Saturday, June 23, 2007

Before We Can Rise Up, We Must Go Down and Through

I've been reading a book recommended to me by bobJuan, a Zaadz friend -- The Light Inside the Dark: Zen, Soul, and the Spiritual Life by John Tarrant. This is good stuff, although not (so far) incredibly deep. But the message is a good reminder of why we try to be more awake, and the ways that we come to that decision.

I've posted several articles on change -- viewing it as a ritual process -- and offering ways to navigate the challenges and understand the processes at work [see the sidebar]. This passage from Tarrant might be a perfect summary of how this happens and why it is important.

The First Descent

Midway in the journey of our life
I found myself in a dark wood

~ Dante Alighieri

The journey into a life of awareness begins for most of us in a moment of helplessness. When our lives are going well, we do not feel any need to change them, or ourselves. We are content to go on as we are, coasting, serene as planets in their orbits, or caribou on seasonal migration. Our habits of mind are sufficient to sustain us through the days. We are unperturbed, and half asleep.

Then a crisis arrives: a child falls ill, a lover disappoints, or some vast, neutral power of the earth, such as a hurricane or a fire, strips us of everything we have relied upon to stay the same. We will have other descents in life, but this first one has a terrifying vividness. Change is sure, and change brings suffering, which is an inner as well as an outer event. Under the impact of a crisis, images we have worshipped, beliefs we have cherished, also break and fall away. We lose not only houses, photo albums, and people dear to us, but our idea of what life is. We find ourselves plunging unprepared, a weakness in every limb.

Yet this unexpected fall is also a gift, not to be refused -- an initiation ordeal preparing us for a new life. The enveloping dark strips us of our sleepyheadedness, our assumption that who we now are and the life we now know will be enough. The night is not interested in our achievements. Pitching headlong into this first descent of the journey, we struggle, we suffer untellable grief, but we also wake up -- we begin to see ourselves and our lives for what they are. We cannot return to the way it used to be, even yesterday. We realize that we have no choice: before we can rise up, we must go down and through.

It's too bad that it often takes a crisis -- a death, a failed relationship, the loss of a job, a natural disaster, and so on -- to launch most of us into a life of awareness, but this seems to be true for the majority of people. Even the great Buddhist teacher, Pema Chodron, did not come to the path until mid-life, after a failed marriage.

In order for us to view crisis as an opportunity, we must have some awareness already. Most people do not have this awareness. If we believe in God and a divine order, we might see the crisis as a manifestation of the inscrutable will of God and accept it as such. If we are rationalists with no spiritual beliefs, we might see the crisis as a random occurrence and go about our lives as though nothing has changed. Either way, we are missing the call to awareness.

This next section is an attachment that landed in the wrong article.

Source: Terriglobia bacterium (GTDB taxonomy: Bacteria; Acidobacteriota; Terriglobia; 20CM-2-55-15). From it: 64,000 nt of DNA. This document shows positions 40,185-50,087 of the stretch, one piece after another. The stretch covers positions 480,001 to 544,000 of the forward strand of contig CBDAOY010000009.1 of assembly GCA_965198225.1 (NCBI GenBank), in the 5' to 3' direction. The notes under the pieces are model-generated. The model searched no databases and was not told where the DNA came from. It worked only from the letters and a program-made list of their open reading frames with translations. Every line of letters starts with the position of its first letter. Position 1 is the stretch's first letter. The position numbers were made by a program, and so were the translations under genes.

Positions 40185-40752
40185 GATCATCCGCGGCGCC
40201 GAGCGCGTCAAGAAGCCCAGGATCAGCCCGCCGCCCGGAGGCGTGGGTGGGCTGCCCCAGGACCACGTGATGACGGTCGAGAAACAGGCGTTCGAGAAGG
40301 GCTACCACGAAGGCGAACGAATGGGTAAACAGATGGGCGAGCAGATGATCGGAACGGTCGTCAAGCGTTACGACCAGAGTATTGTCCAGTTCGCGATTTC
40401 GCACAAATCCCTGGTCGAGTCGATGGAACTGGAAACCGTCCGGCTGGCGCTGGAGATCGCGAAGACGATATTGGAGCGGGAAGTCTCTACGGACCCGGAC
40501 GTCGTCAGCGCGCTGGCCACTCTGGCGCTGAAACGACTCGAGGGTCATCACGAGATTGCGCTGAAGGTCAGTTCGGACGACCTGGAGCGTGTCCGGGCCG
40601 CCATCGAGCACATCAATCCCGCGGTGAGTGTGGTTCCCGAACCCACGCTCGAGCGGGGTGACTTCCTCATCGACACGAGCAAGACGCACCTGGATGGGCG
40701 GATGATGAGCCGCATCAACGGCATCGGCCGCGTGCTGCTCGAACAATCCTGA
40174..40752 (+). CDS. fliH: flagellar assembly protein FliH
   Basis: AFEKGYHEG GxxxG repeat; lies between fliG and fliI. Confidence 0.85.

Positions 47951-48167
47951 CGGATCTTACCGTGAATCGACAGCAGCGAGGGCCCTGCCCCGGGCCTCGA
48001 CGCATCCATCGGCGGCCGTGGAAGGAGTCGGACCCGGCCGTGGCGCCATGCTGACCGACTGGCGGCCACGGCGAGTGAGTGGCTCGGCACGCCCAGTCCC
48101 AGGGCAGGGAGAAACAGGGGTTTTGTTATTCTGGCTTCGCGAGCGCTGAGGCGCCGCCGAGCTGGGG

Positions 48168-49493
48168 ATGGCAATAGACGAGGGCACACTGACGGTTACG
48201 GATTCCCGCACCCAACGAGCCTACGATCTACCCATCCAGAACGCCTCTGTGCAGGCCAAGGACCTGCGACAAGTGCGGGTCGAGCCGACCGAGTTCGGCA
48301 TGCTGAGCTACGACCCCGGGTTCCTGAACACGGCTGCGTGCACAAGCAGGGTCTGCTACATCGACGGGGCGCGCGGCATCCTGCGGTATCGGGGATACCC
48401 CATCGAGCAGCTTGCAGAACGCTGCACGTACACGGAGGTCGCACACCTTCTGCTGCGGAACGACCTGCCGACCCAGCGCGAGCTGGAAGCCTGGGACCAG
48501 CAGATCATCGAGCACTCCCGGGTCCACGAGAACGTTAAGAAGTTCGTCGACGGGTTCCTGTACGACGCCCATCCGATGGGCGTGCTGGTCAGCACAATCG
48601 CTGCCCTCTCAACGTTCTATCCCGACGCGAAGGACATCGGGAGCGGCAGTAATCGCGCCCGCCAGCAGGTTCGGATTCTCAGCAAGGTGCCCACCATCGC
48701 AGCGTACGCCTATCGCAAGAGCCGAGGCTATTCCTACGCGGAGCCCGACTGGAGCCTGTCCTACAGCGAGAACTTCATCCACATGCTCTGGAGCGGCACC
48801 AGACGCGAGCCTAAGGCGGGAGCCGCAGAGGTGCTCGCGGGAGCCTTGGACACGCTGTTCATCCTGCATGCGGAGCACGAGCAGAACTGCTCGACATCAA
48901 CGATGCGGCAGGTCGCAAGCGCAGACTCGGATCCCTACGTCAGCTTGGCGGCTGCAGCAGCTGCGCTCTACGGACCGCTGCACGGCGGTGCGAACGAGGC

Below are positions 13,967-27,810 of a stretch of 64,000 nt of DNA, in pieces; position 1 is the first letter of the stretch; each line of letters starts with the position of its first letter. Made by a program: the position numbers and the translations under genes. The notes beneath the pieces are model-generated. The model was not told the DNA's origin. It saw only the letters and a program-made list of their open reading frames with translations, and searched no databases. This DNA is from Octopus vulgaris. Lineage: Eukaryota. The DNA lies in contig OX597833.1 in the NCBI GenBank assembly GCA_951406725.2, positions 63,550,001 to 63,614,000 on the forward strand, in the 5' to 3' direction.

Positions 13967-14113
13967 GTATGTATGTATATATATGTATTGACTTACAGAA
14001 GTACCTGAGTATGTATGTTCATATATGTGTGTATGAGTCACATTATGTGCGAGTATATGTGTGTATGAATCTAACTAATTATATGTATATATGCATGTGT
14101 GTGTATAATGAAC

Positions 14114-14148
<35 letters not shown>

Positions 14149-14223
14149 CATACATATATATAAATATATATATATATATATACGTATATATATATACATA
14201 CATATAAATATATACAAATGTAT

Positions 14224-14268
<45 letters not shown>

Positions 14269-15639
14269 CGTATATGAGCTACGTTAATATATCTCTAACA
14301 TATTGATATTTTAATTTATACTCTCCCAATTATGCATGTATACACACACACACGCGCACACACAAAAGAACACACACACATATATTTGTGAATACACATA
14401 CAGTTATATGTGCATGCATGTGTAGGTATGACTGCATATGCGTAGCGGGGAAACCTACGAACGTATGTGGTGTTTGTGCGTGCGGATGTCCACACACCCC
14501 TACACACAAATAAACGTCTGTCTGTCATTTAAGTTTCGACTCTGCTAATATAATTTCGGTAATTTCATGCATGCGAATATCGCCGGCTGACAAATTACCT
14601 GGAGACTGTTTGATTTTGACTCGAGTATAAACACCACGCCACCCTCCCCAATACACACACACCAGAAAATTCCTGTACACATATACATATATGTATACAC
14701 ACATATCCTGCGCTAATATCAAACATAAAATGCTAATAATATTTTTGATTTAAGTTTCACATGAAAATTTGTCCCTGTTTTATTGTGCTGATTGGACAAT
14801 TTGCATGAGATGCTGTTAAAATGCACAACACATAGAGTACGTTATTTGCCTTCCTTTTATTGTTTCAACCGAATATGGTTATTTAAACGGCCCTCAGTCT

But if we do understand that crisis provides us with an opportunity to question and reassess our lives, we must learn to navigate the darkness that such a challenge will lead us through. We must go down and through -- the initiation stage -- if we are to grow from the experience and become more aware. This is often described as the proverbial Dark Night of the Soul.

However, if we can learn to breathe through this time, to sit with our emotions, to accept that change is the only constant in the universe, we can begin to wake up:

Come back to square one, just the minimum bare bones. Relaxing with the present moment, relaxing with hopelessness, relaxing with death, not resisting the fact that things end, that things pass, that things have no lasting substance, that everything is changing all the time--that is the basic message.

~Pema Chodron

I'm not saying this is easy -- and surely I fail much more often than I succeed. But I try to be aware that loss, suffering, and pain are signposts pointing me toward more wholeness and awareness. Here is another great view on this issue:

Whatever you do, don’t shut off your pain; accept your pain and remain vulnerable. However desperate you become, accept your pain as it is, because it is in fact trying to hand you a priceless gift: the chance of discovering, through spiritual practice, what lies behind sorrow.

“Grief,” Rumi wrote, “can be the garden of compassion. If you keep your heart open through everything, your pain can become your greatest ally in your life’s search for love and wisdom.”

~ Sogyal Rinpoche

We will never grow as human beings unless we are confronted with pain, with suffering, with loss. But even if we are confronted with these difficult experiences, we will not grow if we cannot see them as teachers, as opportunities to awaken. Befriending our pain opens our hearts and softens them, makes more room in them for compassion.

We can refuse the call, of course, and try to return to business as usual, but we will end up facing the same pains again and again until we listen, until we accept the lessons being offered us. Within all of us, there is a deeper self that seeks health, happiness, and growth -- call it psyche, call it soul, call it whatever you wish -- and it will keep bringing us back to learn what we need in order to grow more whole.

This deeper self wants us to evolve, and it will keep finding ways to drag us into the fertile darkness of pain and loss until we wake up.

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